The healthiest relationships I've seen between parents and emerging adult children is when parents are able to step back from being an "in control" parent to acting as a mentor — begin now thinking of what skills and capacities you want you child to have practiced before they are totally on their own at college and beyond. This means being authoritative (guiding, counseling), making your expectations clear and also providing lots of support, understanding and love when difficulties arise.

Brandon in Palos Park, Ill., writes:

Right now my mom is going through a very financially bloody divorce. Before the divorce though I was a student at University of Iowa. I would receive at least five to seven phone calls a day from home, and everything from my checking account to my cell phone bill was monitored by my mom. Well, I failed out of Iowa, because when problems arose I couldn't handle them on my own. I am 22 and back at home with mom and the problem has only become worse. I am trying to finish my associate's degree at Moraine Valley, but I see the same things happening as what happened in Iowa. Is there anything I can tell my mom without shattering her that her concern is only inhibiting me from accomplishing my own goals?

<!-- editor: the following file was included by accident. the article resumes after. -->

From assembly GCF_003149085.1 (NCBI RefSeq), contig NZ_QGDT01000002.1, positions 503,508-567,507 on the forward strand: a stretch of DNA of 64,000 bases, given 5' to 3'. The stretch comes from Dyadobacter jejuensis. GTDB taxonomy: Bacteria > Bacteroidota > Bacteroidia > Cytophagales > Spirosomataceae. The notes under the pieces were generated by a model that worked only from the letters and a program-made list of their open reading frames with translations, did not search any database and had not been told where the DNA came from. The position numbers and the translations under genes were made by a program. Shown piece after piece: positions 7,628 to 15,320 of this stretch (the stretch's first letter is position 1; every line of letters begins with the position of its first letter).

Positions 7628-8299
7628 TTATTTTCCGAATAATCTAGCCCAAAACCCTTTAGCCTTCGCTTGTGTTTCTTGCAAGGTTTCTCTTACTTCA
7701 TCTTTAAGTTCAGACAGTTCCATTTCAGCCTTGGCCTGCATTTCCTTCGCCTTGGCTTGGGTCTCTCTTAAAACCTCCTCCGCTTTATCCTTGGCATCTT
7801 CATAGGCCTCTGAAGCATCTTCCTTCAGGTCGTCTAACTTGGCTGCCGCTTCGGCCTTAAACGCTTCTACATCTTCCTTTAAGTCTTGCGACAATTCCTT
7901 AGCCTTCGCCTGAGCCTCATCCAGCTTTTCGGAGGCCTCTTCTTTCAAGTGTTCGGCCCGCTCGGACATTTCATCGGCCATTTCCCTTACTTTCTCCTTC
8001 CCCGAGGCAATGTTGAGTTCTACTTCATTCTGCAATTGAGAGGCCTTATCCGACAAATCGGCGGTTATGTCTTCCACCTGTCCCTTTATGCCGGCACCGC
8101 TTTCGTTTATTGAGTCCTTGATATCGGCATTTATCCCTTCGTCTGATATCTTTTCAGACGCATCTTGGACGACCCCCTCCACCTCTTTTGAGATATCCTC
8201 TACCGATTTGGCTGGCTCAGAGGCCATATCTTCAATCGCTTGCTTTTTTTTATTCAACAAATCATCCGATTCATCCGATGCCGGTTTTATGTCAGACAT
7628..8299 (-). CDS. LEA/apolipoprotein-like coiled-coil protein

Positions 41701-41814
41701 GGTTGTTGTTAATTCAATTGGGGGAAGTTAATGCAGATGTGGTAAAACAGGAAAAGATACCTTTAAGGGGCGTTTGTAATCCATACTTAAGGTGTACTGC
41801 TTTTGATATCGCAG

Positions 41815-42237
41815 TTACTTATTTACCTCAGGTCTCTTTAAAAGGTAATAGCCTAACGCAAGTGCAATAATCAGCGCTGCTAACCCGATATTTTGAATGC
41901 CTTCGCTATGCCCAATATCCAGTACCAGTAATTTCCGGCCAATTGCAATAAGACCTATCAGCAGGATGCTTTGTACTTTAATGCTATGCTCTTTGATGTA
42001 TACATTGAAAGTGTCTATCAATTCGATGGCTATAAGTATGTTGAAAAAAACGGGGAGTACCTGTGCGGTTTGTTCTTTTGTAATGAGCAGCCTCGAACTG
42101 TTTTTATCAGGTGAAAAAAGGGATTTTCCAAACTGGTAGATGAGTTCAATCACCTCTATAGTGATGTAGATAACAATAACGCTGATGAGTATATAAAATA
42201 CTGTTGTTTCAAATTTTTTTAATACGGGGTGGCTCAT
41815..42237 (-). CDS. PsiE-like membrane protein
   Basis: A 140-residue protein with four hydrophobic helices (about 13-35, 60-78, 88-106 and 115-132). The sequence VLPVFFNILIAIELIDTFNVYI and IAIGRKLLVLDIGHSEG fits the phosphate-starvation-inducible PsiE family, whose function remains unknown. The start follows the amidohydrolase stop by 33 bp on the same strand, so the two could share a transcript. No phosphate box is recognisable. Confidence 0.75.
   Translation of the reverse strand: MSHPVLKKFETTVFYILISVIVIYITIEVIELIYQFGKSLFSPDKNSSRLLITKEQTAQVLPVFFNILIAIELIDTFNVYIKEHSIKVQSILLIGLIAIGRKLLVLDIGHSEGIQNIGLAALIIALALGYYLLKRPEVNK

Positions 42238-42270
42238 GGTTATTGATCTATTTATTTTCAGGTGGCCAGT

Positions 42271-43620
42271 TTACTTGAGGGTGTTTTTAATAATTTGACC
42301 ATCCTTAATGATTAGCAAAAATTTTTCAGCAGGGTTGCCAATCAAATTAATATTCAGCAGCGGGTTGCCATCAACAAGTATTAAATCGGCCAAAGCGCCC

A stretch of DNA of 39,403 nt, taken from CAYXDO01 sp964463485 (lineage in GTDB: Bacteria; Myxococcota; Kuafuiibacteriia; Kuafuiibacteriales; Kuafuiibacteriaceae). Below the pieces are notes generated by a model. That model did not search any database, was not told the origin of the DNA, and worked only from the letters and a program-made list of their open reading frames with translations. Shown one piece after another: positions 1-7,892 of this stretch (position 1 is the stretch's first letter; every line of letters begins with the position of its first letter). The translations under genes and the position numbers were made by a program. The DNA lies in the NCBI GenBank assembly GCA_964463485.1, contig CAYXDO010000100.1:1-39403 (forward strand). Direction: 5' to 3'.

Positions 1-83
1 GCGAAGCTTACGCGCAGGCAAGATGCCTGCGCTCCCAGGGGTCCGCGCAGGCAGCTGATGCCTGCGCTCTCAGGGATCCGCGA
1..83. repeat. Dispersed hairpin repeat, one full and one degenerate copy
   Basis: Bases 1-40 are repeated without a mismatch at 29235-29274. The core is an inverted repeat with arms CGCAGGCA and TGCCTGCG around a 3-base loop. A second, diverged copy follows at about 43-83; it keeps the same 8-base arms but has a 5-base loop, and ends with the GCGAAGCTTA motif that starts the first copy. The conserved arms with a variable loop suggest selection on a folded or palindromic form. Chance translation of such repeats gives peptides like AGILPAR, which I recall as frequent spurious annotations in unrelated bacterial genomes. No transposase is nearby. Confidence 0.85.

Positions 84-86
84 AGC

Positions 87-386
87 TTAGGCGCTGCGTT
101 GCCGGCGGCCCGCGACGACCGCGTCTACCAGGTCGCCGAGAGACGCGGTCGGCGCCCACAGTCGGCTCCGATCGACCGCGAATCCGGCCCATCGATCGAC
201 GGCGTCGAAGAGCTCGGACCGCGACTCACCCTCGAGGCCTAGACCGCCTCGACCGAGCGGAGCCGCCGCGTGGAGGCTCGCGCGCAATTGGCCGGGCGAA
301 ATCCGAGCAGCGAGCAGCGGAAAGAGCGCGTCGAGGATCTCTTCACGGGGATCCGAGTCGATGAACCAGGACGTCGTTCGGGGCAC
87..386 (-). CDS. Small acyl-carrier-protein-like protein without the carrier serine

Helen Johnson

Dear Brandon,

I'm sorry that you are having a tough time managing your relationship with your mom. Good for you that you're trying to finish your education, despite the challenges you face. Living at home while in college is often difficult, as parents tend to revert to thinking of you as a high school student and want to take control of aspects of your life that you need to be learning to handle on your own. Is it possible for you to live on campus? Perhaps you can get some advice from the financial aid office and a student affairs counselor who might help you make a plan for declaring yourself independent and, thus, be eligible for enough aid to life independently while you finish school. If that's not possible, you need to sit down with your mom and let her know that you care for her very much and appreciate the difficulties she's going through, but that it is really important for you to negotiate more independence in your life.